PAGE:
Luke (died c. 90?) – Paul’s biographer
“Only Luke is with me.” So wrote Paul late in life from a Roman prison, just one evidence of their close relationship.
Early tradition suggests that Luke was born a Greek in Antioch and became a physician before being converted and joining Paul, Silas, and Timothy in Troas on Paul’s second missionary journey (early 50s). Luke was later shipwrecked with Paul on Malta and jailed with Paul in Rome.
He went to Greece around the time of Paul’s death and from there wrote his two-volume history of Jesus and the early church. The second volume, The Acts of the Apostles, is mostly about Paul’s missionary journeys, and in four passages, Luke includes himself in the story, using the pronoun “we” to narrate various events.
One second-century prologue to the Gospel of Luke claims:
“Having neither wife nor child, [Luke] served the Lord without distraction. He fell asleep in Boeotia, at the age of 84, full of the Holy Spirit.”
Constantine the Great transported Luke’s remains to Constantinople in 356, where they are said to be preserved in the Church of the Apostles.
Timothy (died 97) – Trusted confidant
Despite his youth, Timothy quickly gained Paul’s confidence and served as his trusted companion and emissary for 17 years.
Timothy was born in Lystra in Asia Minor to a Greek father and a Jewish mother, Eunice. He, his mother, and grandmother probably became Christians when Paul and Barnabas preached in Lystra during their first missionary journey. When Paul returned a year or so later, he invited Timothy to join him and Silas.
Somehow, he managed to stay out of harm’s way—he was not jailed with Paul and Silas in Philippi, and he avoided the riot in Thessalonica. But when Paul needed an envoy to return to Thessalonica to encourage the new believers there, he sent young Timothy. Later, Paul sent Timothy as emissary to Corinth, where he preached for some time.
Paul called Timothy his “beloved and faithful child in the Lord.” When Paul was imprisoned in Rome, it’s Timothy he asked to “come before winter” to comfort him.
Eusebius, the fourth century historian, says that after Paul’s death, Timothy became the first bishop of Ephesus, probably at around age 40. He outlived Paul by 30 years, and according to one tradition, was present at the death of the Virgin Mary, whose tomb is said to be near Ephesus.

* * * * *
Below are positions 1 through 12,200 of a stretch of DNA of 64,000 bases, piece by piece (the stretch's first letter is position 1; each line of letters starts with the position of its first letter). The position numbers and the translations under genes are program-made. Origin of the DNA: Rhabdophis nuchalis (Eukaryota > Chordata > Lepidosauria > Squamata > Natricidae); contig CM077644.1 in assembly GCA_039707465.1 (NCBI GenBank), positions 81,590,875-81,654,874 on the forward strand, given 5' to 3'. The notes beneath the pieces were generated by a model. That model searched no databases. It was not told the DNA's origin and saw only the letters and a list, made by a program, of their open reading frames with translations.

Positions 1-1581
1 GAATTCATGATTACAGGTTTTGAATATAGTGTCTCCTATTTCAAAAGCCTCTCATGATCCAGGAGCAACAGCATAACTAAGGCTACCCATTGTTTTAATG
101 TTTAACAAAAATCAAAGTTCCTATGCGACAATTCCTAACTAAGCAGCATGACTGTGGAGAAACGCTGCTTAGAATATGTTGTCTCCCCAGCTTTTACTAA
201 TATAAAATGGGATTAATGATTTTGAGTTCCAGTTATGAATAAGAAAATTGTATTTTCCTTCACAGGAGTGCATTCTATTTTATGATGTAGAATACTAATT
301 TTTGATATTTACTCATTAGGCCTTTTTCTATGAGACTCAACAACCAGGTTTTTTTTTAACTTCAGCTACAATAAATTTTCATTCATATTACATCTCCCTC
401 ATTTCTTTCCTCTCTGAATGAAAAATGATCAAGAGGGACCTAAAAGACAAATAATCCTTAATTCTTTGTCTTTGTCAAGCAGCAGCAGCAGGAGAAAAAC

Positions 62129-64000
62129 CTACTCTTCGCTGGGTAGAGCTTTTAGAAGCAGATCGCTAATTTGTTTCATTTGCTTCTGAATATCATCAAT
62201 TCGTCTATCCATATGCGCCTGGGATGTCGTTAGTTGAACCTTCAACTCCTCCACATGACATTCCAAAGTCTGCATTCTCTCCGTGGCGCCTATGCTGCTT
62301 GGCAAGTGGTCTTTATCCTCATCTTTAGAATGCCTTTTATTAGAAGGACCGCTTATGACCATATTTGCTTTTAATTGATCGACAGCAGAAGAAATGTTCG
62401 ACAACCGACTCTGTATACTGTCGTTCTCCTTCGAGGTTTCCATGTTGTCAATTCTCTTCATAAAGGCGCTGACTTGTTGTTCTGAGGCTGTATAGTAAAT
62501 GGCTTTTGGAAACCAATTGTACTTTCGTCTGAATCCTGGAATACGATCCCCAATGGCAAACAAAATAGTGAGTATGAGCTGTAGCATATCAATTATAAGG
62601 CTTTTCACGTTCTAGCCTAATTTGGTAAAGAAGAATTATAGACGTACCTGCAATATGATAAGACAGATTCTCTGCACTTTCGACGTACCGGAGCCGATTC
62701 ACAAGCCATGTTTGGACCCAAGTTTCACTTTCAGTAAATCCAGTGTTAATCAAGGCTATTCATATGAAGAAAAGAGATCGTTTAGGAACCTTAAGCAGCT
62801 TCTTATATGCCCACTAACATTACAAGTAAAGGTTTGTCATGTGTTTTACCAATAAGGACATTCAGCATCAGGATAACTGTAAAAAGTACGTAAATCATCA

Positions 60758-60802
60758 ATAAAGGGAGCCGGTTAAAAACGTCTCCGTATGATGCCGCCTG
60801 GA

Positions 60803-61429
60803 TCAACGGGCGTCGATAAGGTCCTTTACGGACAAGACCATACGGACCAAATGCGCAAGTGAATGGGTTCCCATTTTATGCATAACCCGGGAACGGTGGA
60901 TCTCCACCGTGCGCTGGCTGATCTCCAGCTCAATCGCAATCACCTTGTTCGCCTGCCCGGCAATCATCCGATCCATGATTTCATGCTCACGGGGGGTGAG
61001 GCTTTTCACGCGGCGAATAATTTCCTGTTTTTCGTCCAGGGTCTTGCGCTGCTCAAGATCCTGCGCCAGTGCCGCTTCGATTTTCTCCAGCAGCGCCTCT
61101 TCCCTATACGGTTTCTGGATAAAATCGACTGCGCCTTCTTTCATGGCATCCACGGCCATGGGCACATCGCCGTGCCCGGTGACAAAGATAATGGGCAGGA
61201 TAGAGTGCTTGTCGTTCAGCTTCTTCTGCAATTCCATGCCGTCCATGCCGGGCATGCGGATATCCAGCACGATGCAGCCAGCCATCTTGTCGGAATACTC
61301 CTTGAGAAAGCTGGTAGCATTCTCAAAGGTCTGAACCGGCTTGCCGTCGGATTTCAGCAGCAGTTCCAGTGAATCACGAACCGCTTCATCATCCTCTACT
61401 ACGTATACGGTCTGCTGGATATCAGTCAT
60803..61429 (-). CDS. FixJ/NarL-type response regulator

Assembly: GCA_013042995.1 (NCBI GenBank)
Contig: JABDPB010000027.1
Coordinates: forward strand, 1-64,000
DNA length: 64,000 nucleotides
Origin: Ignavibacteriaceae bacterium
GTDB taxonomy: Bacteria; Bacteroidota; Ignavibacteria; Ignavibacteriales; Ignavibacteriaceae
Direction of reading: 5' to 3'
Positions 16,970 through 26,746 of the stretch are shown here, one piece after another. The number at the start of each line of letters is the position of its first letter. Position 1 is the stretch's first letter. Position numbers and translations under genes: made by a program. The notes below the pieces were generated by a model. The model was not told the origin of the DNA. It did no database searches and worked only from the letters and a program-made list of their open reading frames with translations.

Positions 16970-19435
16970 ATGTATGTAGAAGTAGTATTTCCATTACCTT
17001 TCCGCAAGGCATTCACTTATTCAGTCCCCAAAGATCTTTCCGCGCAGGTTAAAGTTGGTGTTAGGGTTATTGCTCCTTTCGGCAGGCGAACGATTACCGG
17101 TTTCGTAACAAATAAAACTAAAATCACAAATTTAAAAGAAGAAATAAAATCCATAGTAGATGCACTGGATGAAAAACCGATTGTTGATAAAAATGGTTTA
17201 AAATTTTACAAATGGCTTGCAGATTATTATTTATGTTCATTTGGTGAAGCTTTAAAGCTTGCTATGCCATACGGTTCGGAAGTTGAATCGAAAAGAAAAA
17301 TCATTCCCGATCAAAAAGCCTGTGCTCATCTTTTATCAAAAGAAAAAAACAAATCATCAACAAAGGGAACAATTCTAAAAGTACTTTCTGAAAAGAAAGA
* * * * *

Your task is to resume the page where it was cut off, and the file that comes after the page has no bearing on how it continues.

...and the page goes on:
This tradition also says that because he protested festivities honoring Artemis, he was stoned to death in 97. His relics were brought to Constantinople in 356.
John Mark (died c. 80) – First Gospel writer
Was Mark one of the first people in history to be raised in a Christian home? His mother’s home in Jerusalem, where Mark was likely born and raised, was a gathering place for early Christians; it was the house to which Peter fled after he miraculously escaped from prison. A Byzantine tradition says the house was also used for the Last Supper, and the Church of John Mark in Jerusalem is said to mark the site.
Sometime after Pentecost, Mark moved to Antioch, and when the church there commissioned Paul and Barnabas to carry the gospel to Asia Minor, Mark was invited to assist them. For some reason, at Perga, Mark left the mission and returned to Jerusalem—a move that eroded Paul’s confidence in Mark.
When plans were laid for the next missionary journey, Paul argued vehemently with Barnabas against taking Mark again. The disagreement was so sharp, the group split up, and Mark went with Barnabas to Cyprus.
Later, Mark and Paul must have resolved their rift, for Paul calls Mark his “fellow-worker” and tells the Colossians: “If [Mark] comes to you, welcome him.”
Mark eventually made his way to Rome, where he became a companion to Peter—indeed, Peter calls him “my son Mark.” Early Christian writers Papias and Irenaeus say Mark “handed down to us in writing the things that Peter had proclaimed” about Jesus. This Gospel of Mark was the first published account of the life of Jesus.
Church historian Eusebius says Mark eventually went to Alexandria to become its first bishop. Tradition claims Mark was martyred there; in the ninth century, his relics were carried off as war booty to Venice, where they are said to rest in the Cathedral of St. Mark.